Fifty-Eight Members of the US House of Representatives Support the Rulemaking Petition for Transparency in Corporate Political Spending

Lucian Bebchuk is Professor of Law, Economics, and Finance at Harvard Law School. Robert J. Jackson, Jr. is Professor of Law at Columbia Law School. Bebchuk and Jackson served as co-chairs of the Committee on Disclosure of Corporate Political Spending, which filed a rulemaking petition requesting that the SEC require all public companies to disclose their political spending. Bebchuk and Jackson are also co-authors of Shining Light on Corporate Political Spending, published in the Georgetown Law Journal. A series of posts in which Bebchuk and Jackson respond to objections to an SEC rule requiring disclosure of corporate political spending is available here. All posts related to the SEC rulemaking petition on disclosure of political spending are available here.

We are pleased to report that a group of fifty-eight members of the House of Representatives last week sent a letter to SEC Chair Mary Jo White expressing support for the rulemaking petition on corporate political spending submitted by the committee of corporate and securities law experts that we co-chaired. We are delighted that these fifty-eight members of the House of Representatives have added their voices to the unprecedented support that our petition has already received.

In July 2011, we co-chaired a committee on the disclosure of corporate political spending and served as the principal draftsmen of the rulemaking petition that the committee submitted. The petition urged the SEC to develop rules requiring public companies to disclose their spending on politics. To date, the SEC has received more than 1.2 million comments on the proposal—more than any rulemaking petition in the Commission’s history.

Taking notice of the overwhelming support that the petition had received, the SEC placed consideration of the petition on its regulatory agenda in 2013. Unfortunately, Chair Mary Jo White encountered significant political pressure to remove the petition from the Commission’s agenda, and the Commission chose to delay consideration of rules in this area.

In their letter, the fifty-eight Representatives stated that they are writing to “express [their] support for” the rulemaking petition. They urged the SEC chair “to reconsider the frustrating decision to remove corporate political disclosure from the regulatory agenda and make corporate political disclosure a top priority for protecting investors.”

The Representatives’ letter that forty-four Senators sent Chair White in August. The Senators’ letter stated that the Chair should make the petition “a top priority for the SEC in the near term, and inform [the Senators] of the basis for [the SEC Chair’s] decision should [the SEC Chair] not plan to include it on the Commission’s agenda for the upcoming year.” Earlier this year, a bipartisan group of former SEC officials (including former Chairmen Arthur Levitt and William Donaldson) sent a letter to SEC Chair White stating that the petition is a “slam dunk” and that the SEC’s failure to act “flies in the face of the primary mission of the Commission, which since 1934 has been the protection of investors.”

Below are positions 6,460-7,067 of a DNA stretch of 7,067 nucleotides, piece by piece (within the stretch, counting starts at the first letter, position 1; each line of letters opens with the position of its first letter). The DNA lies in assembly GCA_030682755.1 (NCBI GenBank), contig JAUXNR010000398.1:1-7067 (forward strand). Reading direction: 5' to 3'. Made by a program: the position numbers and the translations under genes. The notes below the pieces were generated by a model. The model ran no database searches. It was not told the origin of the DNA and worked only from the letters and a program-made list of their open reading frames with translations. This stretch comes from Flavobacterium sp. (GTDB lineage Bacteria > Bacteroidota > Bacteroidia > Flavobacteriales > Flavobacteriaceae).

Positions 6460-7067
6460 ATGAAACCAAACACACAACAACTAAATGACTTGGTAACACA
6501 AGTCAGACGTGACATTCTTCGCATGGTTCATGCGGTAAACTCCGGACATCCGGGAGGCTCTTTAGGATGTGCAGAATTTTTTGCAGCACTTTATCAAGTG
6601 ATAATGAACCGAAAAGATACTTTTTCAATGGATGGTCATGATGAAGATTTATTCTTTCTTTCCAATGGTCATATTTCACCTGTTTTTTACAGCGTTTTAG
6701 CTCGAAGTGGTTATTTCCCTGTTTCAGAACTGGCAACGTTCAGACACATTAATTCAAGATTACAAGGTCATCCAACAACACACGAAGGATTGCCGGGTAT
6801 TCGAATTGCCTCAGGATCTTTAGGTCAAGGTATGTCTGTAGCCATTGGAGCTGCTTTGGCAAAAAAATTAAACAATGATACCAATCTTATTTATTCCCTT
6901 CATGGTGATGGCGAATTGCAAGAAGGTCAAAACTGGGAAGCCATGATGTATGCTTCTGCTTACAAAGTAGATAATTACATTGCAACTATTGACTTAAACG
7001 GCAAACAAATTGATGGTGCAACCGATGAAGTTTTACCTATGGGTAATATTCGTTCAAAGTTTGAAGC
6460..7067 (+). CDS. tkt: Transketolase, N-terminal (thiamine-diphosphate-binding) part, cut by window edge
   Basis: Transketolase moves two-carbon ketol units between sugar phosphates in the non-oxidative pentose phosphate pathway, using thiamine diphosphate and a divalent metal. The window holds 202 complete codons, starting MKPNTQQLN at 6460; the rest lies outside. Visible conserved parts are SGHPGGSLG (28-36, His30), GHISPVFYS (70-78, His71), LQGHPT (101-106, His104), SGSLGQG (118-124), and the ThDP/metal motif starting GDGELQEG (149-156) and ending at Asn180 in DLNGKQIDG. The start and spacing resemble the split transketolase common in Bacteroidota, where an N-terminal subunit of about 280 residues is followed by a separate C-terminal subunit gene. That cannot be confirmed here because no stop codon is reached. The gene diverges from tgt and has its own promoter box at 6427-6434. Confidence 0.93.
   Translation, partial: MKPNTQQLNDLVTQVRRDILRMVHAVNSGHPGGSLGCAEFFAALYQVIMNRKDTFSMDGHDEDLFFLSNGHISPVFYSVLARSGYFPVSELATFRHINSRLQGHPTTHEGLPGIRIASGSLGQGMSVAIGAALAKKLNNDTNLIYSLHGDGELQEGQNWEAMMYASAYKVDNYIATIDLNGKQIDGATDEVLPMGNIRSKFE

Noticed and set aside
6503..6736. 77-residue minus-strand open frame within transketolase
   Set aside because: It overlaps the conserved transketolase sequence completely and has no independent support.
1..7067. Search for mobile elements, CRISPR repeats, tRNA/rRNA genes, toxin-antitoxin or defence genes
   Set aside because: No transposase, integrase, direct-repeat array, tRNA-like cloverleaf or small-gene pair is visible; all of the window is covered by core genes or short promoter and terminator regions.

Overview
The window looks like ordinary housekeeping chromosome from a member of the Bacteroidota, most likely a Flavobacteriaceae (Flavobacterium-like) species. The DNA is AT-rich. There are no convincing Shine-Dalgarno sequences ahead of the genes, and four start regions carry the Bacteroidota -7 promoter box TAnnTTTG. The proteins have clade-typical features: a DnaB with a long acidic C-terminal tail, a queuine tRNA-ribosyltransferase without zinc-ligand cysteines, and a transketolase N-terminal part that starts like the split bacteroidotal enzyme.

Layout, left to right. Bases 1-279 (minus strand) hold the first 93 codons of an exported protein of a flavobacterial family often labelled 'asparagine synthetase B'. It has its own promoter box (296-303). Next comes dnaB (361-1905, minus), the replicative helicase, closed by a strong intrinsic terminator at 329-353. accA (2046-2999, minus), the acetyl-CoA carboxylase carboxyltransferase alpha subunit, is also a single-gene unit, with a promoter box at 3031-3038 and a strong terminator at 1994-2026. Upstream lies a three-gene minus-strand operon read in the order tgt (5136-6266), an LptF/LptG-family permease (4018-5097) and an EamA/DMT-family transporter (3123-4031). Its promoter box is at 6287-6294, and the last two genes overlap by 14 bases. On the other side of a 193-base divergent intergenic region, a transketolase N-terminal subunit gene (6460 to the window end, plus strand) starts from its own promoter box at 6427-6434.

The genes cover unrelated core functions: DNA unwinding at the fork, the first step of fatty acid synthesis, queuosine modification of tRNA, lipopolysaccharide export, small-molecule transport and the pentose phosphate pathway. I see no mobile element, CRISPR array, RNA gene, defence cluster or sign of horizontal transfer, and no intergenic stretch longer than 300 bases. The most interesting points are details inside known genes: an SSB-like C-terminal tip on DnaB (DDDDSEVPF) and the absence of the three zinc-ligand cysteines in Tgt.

As we have discussed in previous posts on the Forum, the case for rules requiring disclosure of corporate political spending is compelling. Moreover, as we showed in our article Shining Light on Corporate Political Spending, a close examination of the objections that opponents of such rules have raised indicates that these objections, both individually and in combination, fail to provide an adequate basis for opposing rules that would mandate the disclosure of corporate political spending to investors. The SEC should proceed with rulemaking in this area without further delay.

The fifty-eight members of the House of Representatives who signed the letter (available here) supporting the rulemaking petition are:

Patrick E. Murphy Michael Capuano
Earl Blumenauer Suzanne Bonamici
Brendan F. Boyle Julia Brownley
Lois Capps John Carney
David Cicilline Katherine Clark
Steve Cohen Elijah E. Cummings
Susan A. Davis Mark DeSaulnier
Theodore Deutch Donna F. Edwards
Keith Ellison Eliot Engel
Anna G. Eshoo Lois Frankel
Ruben Gallego John Garamendi
Alan Grayson Jim Himes
Rubén Hinojosa Eleanor Holmes Norton
Steve Israel William R. Keating
Dan Kildee Ann Kirkpatrick
Ann McLane Kuster Stephen F. Lynch
Carolyn B. Maloney Sean Patrick Maloney
Betty McCollum Jim McDermott
James P. McGovern Gwen Moore
Seth Moulton Beto O’Rourke
Frank Pallone, Jr. Ed Perlmutter
Scott Peters Mark Pocan
Jared Polis John Sarbanes
Jan Schakowsky Adam Schiff
José E Serrano Brad Sherman
Louise Slaughter Eric Swalwell
Mike Thompson Dina Titus
Chris Van Hollen Juan Vargas
Maxine Waters Peter Welch
John Yarmuth
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